Then, coffee and homemade carrot cake in The Showroom cinema bar opposite (at £3.25 for the two, it would have been rude not to), the short hop across the road to the station serving to underline my appalling sense of direction…

Saboteur Awards 2013

The occasion: Sabotage awards evening cum 3rd birthday bash – a celebration of the best in indie publishing, as decided by open online vote.

The Venue: The Book Club in London’s trendy Shoreditch.

The hosts: Sabotage review team – Richard Watson (Fiction)

– Claire Trevien (Poetry)

– James Webster (Performance)

The vibe: lively, alternative (to a provincial poet).

Room’s distinctive features: cellar bar with an amazing false ceiling crammed with light bulbs; bar with white-tiled back wall featuring cocktail list, including one Shoreditch Tw*t.

Also on offer: a mini book fair.

It was lovely to see a familiar face at the bar in Jonathan Taylor, and to catch up with Agnes Marton whom I met earlier this year at a poetry residential in Cumbria run by Kim Moore and Jennifer Copley.

The runners-up and winners in each category were announced by the Sabotage team. Most of the winners were there to receive their no-expense-spared rosettes and to take their five minutes of fame behind the mike. There was much banter with the audience and general hilarity.

Award winners by category as follows:

Best One-off: Shake the Dust. Jacob Sam La Rose and his team were there and talked briefly about this schools slam poetry initiative and to introduce two young voices who then performed a short, spliced piece.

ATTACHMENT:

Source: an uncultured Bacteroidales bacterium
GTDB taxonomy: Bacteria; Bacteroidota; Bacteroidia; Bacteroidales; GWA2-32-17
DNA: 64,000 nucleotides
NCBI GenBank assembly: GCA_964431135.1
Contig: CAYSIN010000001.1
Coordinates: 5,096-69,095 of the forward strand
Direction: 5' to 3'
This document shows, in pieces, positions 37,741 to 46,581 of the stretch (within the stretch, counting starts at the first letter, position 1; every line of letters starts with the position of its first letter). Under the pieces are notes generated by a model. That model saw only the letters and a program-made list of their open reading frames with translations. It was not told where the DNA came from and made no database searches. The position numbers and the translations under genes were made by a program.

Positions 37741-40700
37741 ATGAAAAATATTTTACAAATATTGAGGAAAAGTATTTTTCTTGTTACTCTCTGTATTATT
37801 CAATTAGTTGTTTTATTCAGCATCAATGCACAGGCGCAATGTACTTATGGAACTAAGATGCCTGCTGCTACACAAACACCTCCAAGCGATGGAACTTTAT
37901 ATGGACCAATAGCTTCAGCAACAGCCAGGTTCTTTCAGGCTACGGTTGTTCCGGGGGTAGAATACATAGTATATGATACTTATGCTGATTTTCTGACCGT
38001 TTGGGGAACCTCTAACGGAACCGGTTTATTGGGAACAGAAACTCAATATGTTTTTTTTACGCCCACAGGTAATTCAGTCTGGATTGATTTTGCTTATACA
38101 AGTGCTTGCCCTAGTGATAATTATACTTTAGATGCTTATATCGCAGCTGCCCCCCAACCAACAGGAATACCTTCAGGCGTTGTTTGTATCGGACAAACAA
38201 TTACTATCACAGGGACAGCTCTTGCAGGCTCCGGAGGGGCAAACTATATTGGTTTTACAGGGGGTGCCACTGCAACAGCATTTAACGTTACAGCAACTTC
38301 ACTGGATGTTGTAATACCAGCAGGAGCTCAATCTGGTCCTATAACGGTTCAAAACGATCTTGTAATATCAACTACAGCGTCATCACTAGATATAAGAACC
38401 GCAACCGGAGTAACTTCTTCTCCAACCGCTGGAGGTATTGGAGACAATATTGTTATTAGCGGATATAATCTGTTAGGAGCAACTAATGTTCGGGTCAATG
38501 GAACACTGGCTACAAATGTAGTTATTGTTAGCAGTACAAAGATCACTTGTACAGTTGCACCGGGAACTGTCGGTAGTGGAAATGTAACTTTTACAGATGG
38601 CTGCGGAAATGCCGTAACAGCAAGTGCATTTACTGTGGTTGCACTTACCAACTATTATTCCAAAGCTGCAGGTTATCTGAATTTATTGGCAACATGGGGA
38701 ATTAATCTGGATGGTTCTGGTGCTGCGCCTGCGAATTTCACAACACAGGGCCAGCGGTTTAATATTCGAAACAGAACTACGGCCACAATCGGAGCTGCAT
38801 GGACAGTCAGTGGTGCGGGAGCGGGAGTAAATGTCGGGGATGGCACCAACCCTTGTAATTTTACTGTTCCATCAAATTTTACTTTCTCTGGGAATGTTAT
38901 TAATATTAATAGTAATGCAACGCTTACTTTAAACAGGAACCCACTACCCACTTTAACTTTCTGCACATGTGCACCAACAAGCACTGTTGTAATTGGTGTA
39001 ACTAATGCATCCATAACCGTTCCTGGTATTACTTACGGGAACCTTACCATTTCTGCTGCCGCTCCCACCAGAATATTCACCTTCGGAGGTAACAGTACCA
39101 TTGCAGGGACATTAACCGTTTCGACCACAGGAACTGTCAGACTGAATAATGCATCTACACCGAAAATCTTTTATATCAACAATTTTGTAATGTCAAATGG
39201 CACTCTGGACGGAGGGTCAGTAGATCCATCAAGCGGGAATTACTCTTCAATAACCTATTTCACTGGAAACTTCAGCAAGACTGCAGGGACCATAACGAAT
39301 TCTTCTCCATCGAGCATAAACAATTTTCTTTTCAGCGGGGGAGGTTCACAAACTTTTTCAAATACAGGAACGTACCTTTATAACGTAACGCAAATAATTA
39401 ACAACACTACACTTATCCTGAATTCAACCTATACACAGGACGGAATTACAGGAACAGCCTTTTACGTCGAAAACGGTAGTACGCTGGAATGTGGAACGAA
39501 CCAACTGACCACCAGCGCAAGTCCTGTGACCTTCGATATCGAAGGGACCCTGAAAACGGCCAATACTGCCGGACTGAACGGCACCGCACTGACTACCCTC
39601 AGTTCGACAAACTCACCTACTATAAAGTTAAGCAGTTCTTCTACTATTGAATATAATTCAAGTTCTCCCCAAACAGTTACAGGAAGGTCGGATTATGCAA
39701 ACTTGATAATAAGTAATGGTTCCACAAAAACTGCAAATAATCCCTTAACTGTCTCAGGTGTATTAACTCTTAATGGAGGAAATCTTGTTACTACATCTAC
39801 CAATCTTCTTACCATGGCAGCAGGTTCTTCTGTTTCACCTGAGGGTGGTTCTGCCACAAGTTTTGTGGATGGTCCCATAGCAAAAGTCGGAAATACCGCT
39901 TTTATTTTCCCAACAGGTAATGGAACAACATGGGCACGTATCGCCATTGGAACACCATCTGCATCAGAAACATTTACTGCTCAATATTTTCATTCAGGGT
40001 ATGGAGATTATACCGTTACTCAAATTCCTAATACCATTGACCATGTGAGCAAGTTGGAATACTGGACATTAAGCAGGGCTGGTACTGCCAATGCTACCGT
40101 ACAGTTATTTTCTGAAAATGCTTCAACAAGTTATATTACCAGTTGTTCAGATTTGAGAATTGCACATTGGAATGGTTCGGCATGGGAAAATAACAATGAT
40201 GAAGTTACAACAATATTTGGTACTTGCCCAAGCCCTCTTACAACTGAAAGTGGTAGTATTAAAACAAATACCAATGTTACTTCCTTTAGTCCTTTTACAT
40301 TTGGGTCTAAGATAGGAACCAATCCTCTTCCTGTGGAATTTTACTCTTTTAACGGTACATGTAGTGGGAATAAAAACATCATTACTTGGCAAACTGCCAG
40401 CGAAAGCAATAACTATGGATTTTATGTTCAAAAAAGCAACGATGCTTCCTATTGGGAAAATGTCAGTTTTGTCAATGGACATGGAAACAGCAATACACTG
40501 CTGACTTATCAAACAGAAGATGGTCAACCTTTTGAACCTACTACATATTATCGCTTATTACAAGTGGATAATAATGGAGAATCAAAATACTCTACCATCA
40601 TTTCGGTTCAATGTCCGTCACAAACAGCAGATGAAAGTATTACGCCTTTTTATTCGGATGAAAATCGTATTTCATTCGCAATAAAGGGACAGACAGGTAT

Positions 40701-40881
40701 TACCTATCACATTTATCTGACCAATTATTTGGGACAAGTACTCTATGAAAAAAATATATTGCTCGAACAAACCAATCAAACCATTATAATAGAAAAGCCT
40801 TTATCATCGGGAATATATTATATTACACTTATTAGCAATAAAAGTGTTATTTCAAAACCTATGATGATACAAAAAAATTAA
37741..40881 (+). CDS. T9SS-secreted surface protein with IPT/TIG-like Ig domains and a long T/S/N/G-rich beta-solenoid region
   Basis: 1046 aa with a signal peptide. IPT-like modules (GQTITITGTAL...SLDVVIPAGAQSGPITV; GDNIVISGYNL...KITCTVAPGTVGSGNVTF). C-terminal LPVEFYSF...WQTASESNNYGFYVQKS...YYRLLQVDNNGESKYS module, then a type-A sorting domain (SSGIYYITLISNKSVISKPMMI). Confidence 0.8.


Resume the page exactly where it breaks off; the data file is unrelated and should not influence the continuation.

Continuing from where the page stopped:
Best Short Story Collection: Tony Williams’ All the Bananas I’ve Ever Eaten.

Best Magazine: Rising. Its ethos: ‘tough on poetry, tough on the causes of poetry.’

Best Poetry Pamphlet: Charlotte Newman’s Selected Poems.

Best Spoken Word Performer: Vanessa Kisuule. (Click here for this Hammer & Tongue finalist’s performance of ‘Even Now’).
Best Regular Spoken Word Night: Bang Said the Gun
Best Spoken Word Show: Martin Figura’s ‘Whistle.’
Best Poetry Anthology: Catechism: Poems for Pussy Riot.
Best Fiction Anthology: ‘Overheard: Stories to be Read Aloud.’ Jonathan Taylor read his story from the anthology.
Best Mixed Anthology: ‘Estuary: a Confluence of Art & Poetry.’ Agnes Marton spoke about these pairings of visual art and poetry in conversation with each other. (Click here to view pages from this beautifully produced book).
Best Novella: Luke Kennard’s Holophin.
Most Innovative Publisher: Penned in the Margins.

I’d have stayed for the musical conclusion to the evening, but it had been a long day and I decided to catch the penultimate train home – after making a couple of purchases at the book fair on the way out, of course: Binders Full of Women (click here to read online or download/donate) and Poems for Pussy Riot (read more here).

My apologies to all the runners-up and for missing details of the winners due to running out of notebook pages. An in-depth post will soon be available on the Sabotage site (click here).